Review: Quiet revolution seems to be the driving force of this sophomore set from lauded trio London Grammar. Lyricist and vocalist Hannah Reid has expanded her subject matter a little, though angst and love lost are still her major concern. Her delivery, too, is a little gentler, something presumably party inspired by the band's warmer and dreamier musical outlook. There are a few heartfelt sing-alongs, of course, but for the most part Truth is a Beautiful Thing is a more considered and voluptuous excursion.
Review: It's been twenty five years since the last Roger Waters solo album, and given the fractious nature of global affairs of late, it's hardly surprising that the lugubrious 74-year-old rock colossus has had no trouble finding things to get angry about of late. Dishing out songs on drone warfare, terrorism and American nationalism, 'Is This The Life We Really Want?' - which is stylistically very much in the mould of his post-'Dark Side' oeuvre - may be no barrel of laughs, but it's oddly reassuring that his righteous rage remains undiminished, not to mention aided and abetted by the skills of Radiohead producer Nigel Godrich in its intensity and relit ire.
Review: Whilst it's now impossible to view Leonard Cohen's final album outside the context of his passing, the fact of the matter is that this lugubrious sage had been ruminating on the nature of endings and goodbyes for much of his near half-century of artistry, and it's hard to think of a figure who's been quite so eloquent and wise in this endeavour. 'You Want It Darker' seem may a fitting way to bow out, but moreso it bears testimony to the fact that Cohen's questing spirit remained undimmed right until the last, and his travails in the exploration of faith, romance and the human condition were never to lose their finesse and bite.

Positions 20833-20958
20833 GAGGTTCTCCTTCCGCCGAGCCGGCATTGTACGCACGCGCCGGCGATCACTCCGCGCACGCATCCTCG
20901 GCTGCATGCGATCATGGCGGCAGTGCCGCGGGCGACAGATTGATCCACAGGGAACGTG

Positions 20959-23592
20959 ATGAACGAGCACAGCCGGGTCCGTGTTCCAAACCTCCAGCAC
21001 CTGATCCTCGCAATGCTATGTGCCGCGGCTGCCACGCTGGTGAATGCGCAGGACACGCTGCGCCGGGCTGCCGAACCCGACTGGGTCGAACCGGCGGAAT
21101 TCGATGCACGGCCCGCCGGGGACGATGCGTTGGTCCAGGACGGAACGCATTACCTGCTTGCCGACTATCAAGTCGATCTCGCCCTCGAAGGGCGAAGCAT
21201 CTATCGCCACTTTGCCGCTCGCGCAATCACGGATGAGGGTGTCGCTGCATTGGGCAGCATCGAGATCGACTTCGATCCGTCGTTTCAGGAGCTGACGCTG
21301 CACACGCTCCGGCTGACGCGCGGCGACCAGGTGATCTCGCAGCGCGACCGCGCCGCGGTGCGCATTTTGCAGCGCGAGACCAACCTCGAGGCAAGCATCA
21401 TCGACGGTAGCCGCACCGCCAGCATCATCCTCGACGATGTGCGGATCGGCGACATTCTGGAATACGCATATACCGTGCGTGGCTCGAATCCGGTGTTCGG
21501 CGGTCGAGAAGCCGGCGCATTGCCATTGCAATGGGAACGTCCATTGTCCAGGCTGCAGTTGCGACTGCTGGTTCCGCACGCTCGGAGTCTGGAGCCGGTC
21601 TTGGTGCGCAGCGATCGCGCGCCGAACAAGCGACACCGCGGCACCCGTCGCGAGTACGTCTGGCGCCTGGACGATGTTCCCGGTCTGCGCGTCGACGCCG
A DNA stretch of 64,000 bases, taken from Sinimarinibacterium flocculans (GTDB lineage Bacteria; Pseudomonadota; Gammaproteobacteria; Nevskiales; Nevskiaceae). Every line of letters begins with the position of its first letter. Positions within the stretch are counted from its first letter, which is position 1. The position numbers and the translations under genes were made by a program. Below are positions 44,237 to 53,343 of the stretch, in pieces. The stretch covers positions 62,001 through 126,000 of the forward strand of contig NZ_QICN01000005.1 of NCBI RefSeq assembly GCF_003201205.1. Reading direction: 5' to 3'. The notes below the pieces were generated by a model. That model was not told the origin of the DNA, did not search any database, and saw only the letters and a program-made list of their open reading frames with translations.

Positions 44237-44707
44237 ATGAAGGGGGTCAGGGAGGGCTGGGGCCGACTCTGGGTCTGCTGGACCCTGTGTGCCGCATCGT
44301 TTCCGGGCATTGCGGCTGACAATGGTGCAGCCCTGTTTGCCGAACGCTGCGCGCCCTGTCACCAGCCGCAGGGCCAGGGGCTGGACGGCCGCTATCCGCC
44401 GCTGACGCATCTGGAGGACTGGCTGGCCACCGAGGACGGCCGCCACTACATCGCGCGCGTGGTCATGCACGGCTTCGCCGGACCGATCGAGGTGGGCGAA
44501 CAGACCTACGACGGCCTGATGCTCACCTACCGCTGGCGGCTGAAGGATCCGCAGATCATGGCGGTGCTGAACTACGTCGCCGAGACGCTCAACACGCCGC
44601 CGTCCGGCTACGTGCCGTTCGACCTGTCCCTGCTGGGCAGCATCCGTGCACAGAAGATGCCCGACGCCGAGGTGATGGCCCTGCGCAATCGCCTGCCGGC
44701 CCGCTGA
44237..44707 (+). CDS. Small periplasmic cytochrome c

Review: The mercurial and magical Jeff Buckley departed this realm leaving a severe shortage of actual material, thus this collection of early demos - recorded in 1993 in advance of his debut album proper 'Grace' - marks a cherished opportunity to experience his soulful intensity and otherworldly powers as an interpreter of song. The majority of 'You And I' consists of covers, traversing all the way from Sly & The Family Stone to The Smiths, yet all imbued with his uniquely raw, intuitive and captivating approach. The world will never see the like of Jeff Buckley again, which makes 'You And I' a document worth savouring.
Review: Surely not even the most ardent Bowie fan saw any of this coming. Yet to offset the justified grief and mourning at the most otherworldly and mercurial of all musical icons departing our realm, he's left us with one of his greatest albums to date and certainly his best in a full quarter century - one that returns him spiritually to the dizzying collision of bracing experimentation and melodious drama that typified the so-called Berlin trilogy of the '70s yet transplants that ambience to a new more complicated age. Jazzy inflections, electronic filigree and stark soundscapes collide elegantly amidst that stentorian voice, and whether or not Bowie put this together as a farewell, he couldn't have done it better if he'd tried. We'll truly never see his like again, alas.